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Date: June 1, 2015

Startups 1.1 – Patents


“Patents have long served as a fundamental cog in the American machine, cherished in our national soul.” – James Cleick


Once you have your trade name, trademarks and domain names selected, all Startups should begin to think about another form of intellectual property – patents.

A patent gives its owner “the right to exclude (stop) others from making, using, offering for sale, or selling” the invention in the United States or “importing” the invention into the United States. Most businesses are concerned with utility patents and design patents. In the United States, the term of a new utility patent is generally 20 years from its application filing date (14 years from issuance, for design patents) with the United States Patent and Trademark Office. Sometimes protection can be offered in either or both forms: Utility patents may be granted to anyone who invents or discovers any new, useful, non-obvious process, machine, article of manufacture, or composition of matter, or any new and useful improvement thereof. Design patents may be granted to anyone who invents a new, original, and ornamental (decorative) design for an article of manufacture. Most “laymen” don’t really know if they have a patentable invention unless they conferred with a competent Patent Attorney.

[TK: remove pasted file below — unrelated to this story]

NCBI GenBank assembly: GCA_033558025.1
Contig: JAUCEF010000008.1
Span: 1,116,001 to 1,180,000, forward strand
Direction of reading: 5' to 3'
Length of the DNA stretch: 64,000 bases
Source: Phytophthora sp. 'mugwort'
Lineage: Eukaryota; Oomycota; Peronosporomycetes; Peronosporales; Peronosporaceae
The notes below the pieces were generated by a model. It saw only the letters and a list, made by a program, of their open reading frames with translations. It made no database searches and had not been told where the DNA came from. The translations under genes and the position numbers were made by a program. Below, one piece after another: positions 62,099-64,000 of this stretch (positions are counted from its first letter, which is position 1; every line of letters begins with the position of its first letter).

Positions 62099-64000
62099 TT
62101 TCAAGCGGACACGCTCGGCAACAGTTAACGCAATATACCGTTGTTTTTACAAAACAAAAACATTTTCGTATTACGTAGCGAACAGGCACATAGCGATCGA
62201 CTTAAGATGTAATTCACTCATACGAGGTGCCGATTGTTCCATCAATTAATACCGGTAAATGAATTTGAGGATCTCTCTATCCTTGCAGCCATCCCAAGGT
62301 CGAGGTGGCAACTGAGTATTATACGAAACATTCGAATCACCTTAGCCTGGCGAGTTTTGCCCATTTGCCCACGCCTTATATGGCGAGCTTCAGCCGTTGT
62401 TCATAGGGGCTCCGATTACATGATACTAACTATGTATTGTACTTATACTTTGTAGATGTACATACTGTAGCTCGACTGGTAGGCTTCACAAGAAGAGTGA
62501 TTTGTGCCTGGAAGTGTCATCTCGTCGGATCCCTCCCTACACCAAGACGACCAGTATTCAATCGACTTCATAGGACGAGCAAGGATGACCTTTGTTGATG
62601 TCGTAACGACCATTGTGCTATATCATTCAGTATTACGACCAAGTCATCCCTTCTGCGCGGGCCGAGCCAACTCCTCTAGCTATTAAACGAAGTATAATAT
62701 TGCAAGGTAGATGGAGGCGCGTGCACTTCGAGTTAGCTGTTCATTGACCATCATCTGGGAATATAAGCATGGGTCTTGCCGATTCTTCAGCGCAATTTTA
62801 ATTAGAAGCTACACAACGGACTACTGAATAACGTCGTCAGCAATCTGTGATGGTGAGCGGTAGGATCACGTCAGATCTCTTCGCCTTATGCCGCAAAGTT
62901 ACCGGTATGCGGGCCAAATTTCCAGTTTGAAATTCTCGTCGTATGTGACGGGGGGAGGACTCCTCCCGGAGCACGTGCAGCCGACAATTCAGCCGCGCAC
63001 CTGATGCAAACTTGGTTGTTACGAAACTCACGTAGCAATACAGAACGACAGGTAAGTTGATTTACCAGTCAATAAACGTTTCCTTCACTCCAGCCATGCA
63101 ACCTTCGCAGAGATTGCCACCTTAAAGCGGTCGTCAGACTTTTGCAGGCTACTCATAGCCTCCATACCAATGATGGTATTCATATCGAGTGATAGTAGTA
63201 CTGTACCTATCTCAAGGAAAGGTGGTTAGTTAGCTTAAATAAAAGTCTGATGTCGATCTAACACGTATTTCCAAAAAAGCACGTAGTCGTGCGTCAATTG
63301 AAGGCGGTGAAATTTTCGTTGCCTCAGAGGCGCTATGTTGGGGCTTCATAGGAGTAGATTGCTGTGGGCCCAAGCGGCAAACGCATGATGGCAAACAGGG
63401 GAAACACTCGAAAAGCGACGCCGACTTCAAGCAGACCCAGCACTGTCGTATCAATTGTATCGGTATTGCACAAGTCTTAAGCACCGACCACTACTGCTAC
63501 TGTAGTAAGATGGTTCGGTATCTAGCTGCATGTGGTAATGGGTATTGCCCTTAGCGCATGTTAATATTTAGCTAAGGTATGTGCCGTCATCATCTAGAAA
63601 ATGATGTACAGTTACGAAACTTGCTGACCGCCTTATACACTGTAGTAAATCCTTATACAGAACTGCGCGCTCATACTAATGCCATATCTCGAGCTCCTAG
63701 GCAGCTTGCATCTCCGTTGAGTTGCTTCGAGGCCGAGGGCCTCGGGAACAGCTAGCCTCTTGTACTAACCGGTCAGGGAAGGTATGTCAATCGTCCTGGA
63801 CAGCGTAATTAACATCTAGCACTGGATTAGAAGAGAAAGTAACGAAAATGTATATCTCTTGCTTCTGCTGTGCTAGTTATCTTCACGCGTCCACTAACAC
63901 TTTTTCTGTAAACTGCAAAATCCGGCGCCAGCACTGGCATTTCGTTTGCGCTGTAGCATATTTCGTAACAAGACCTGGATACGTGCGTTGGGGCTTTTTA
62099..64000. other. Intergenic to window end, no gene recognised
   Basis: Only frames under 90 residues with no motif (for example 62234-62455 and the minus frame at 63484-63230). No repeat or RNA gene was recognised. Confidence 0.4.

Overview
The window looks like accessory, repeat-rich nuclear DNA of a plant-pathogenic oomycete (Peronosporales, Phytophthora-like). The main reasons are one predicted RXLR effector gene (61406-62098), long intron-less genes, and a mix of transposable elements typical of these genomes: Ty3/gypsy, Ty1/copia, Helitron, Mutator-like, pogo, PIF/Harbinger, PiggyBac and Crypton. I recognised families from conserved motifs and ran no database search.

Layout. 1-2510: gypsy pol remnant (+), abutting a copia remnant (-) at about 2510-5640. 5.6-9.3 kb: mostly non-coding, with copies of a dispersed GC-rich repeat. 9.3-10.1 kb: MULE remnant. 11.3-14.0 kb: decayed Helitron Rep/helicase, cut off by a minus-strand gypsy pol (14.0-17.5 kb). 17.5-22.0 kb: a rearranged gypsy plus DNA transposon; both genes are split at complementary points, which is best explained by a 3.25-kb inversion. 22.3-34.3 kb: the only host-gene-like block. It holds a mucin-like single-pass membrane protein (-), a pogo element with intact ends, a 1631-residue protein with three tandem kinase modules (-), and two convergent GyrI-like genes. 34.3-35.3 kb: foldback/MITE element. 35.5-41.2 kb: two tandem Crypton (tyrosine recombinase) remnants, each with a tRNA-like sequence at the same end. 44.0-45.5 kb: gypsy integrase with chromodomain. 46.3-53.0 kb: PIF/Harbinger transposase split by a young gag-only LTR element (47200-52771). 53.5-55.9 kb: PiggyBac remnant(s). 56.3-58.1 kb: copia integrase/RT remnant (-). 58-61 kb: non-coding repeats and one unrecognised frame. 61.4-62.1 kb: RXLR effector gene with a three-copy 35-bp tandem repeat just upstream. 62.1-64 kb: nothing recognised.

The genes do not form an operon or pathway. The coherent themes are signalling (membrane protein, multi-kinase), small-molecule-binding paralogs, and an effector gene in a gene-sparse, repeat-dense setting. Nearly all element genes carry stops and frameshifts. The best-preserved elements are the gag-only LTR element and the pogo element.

As a preliminary step, however, it’s good to research and review a few things you know are patented in the subject area covered by your business. Then, get together with your partners and discuss whether you might have some patentable innovations and if you have the capital right now to protect them by hiring a lawyer and filing the patents. Do not discuss your potential patentable inventions with anyone outside the executives of your business who are bound by confidentiality agreements or with outside Patent Counsel as you do not want to ruin your chances of getting a patent by inadvertent public disclosure.

Before considering whether to apply for a patent, or to have a patent search and patentability opinion done, consider these points:

What It Is you are claiming as your Invention?

Any important variations of the invention do you need to capture?

How do the parts of the invention interrelate? 

How is your invention a substantial improvement over the related art?

What are the benefits of your invention?

Why is your invention better than what’s already out there?

Pursuing Patent protection is not cheap, but the exclusive protection a patent gives to the holder is usually well worth the effort. If you can’t afford to file for patent protection right away, you will want to keep the invention secret so as not to lose your potential protection through inadvertent public disclosure.

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